I originally heard about this 2017 novel from a professor friend who is teaching it as part of his Freshman course this fall. Since then, I have seen many articles praising and discussing Tal M. Klein’s The punch escrow: B&N lists their favorite aspects, Paste Magazine interviewed the author, and Lionsgate already obtained movie rights.
Set in 2147 in New York, the premise is that technology has reached a point in which teleportation is a reality and a popular form in of transportation. Like a subway or metro, people go underground but then wait in line for an individual room with a single chair. Once seated, the conductor in the adjoining area watching over it then teleports the person to their destination–to an identical room with a chair anywhere else in the world. After confirmation that the person will arrive exactly as expected the other location, then the person is sent from the original location. If the arrival location has any issues with the teleport, then the person remains at the original location. This fail-safe method is really what caused the boom in teleportation popularity.
With that in mind as the basis, the story itself is about Joel and his wife Sylvia. Besides instant teleportation, there are many other technological advances including food replicators and implanted communication devices. Joel is a salter, hacker, who makes apps including communication avatars more human by teaching them. Sylvia works for International Transport (IT), the company that created teleportation as a mode of transport and the device known as the punch escrow used for teleportation. Of course there opulent be much of a story unless the corporation had secrets and questionable hidden research in the works. Sylvia runs a covert research project at IT that leads to mayhem when she uses it out of desperation to save Joel. Due to it being a thriller, I’m not going to give much else away.
As far as the concept goes, I might have liked it more if the author didn’t invoke Star Trek at the beginning of the novel. Klein quotes Star Trek II: the wrath of Khan and because I’ve become a Trekkie recently (Thanks, Amazon Prime streaming!), the similarities popped even more. While the teleporters and food replicators come from Star Trek, Klein had his on twist and deeply engages with the plausible reality of teleportation in his own way. For me it was distracting at the start, comparing them, but maybe for some Trekkies they will love it even more because of it. That said, Klein ground the technology in hard science, giving a basis for its creation. However, for me, it got in the way of the flow of the story.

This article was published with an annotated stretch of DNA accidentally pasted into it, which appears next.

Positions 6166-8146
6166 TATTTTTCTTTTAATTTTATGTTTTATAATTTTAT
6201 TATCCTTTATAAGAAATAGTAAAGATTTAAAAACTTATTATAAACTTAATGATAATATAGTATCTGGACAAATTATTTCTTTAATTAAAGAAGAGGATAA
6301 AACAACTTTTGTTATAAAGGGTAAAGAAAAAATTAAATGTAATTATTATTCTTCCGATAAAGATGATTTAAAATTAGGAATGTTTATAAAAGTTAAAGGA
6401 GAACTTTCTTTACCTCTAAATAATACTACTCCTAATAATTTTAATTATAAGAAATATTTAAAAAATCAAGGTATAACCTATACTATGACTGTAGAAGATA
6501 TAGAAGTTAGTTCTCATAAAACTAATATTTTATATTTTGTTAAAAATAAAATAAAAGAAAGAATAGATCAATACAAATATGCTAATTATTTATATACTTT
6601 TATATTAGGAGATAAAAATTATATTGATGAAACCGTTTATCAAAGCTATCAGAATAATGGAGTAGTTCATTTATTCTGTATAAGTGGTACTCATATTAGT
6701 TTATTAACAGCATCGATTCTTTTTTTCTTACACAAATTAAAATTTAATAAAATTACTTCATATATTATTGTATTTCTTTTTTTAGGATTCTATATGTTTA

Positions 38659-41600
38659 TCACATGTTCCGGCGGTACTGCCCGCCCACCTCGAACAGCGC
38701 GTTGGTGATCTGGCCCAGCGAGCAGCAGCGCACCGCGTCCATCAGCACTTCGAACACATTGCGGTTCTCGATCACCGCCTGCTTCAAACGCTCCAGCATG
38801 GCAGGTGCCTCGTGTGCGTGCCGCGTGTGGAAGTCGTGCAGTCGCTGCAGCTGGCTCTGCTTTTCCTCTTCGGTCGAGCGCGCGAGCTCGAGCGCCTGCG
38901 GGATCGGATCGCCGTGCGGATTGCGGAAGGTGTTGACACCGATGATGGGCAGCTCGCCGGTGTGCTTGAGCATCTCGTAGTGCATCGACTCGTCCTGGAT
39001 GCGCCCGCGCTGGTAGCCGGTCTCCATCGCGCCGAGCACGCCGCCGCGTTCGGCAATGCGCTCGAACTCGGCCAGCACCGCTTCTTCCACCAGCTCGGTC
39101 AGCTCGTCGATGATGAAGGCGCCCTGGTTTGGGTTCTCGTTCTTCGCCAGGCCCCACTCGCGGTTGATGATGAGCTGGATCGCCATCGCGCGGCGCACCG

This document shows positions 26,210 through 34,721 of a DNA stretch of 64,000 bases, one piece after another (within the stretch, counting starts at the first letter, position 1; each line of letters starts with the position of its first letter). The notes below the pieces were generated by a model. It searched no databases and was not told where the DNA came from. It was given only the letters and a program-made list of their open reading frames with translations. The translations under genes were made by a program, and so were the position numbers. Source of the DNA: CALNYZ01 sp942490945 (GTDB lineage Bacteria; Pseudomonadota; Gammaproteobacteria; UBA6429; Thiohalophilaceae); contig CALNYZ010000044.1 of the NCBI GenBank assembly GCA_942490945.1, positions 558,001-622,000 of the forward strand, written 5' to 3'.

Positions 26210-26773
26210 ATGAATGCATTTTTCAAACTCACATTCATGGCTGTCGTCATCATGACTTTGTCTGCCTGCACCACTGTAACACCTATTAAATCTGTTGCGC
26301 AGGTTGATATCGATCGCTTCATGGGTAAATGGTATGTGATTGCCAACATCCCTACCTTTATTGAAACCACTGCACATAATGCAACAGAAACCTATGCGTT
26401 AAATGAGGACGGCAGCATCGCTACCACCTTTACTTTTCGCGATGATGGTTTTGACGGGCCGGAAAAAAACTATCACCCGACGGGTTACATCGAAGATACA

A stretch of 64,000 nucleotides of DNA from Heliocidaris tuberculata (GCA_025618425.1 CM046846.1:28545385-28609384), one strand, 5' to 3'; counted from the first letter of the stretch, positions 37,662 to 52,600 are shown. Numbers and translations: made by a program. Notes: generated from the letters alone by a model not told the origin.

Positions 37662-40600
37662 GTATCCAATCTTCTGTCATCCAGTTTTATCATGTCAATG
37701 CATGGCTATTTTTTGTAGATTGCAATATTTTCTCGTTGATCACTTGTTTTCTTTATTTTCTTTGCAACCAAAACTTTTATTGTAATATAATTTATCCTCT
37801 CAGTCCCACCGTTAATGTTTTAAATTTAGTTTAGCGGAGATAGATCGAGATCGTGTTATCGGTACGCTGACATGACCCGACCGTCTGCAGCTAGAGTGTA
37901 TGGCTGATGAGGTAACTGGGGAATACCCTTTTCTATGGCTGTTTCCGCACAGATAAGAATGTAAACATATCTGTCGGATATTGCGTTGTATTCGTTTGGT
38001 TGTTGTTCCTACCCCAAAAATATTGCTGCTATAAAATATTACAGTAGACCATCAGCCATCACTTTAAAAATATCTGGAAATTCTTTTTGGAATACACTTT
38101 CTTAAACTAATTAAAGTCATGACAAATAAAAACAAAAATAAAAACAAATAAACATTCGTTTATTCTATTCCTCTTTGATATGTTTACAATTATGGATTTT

With most sci-if, new concepts and technology typically don’t get explained and if they do it’s very briefly. While I commend Klein for trying to justify his world with hard science, it breaks up the flow of the story. It’s is interspersed a little in the narrative as well as many lengthy footnotes in the first couple of chapters, then fewer footnotes as it progresses. In the other sci-if that I’ve read, though not extensive, either there’s a character who needs explaining to for the purposes of plot or there’s no real attempt to explain how the world and it’s technology work. Part of it is left to the imagination and the general how is conveyed in the text. By trying to include the how and why things work, the flow of the story is broken up and made it harder for me as a reader to fully engage. That makes the rest of it more difficult to enjoy, since it’s no longer just a story but a bit of a textbook. Also, on the flip side, later on there are no footnotes when I want and almost expected explanations. While for me it was a bit jarring, maybe other readers wouldn’t mind it or just skip them. However, there could have been others ways to educate the reader, such as a manual or overview of some sort either at the beginning or end. Joel is knowingly sharing his story with people from a different time so I think that would make sense.
Recommended?: For science fiction fans and anyone whose’s ever wondered how teleportation would actually work in everyday life. It’s a solid novel, with lots of action and suspense, although it’s quite technical at the beginning, and especially in the footnotes, during the set-up. If done right, it will make an awesome movie, too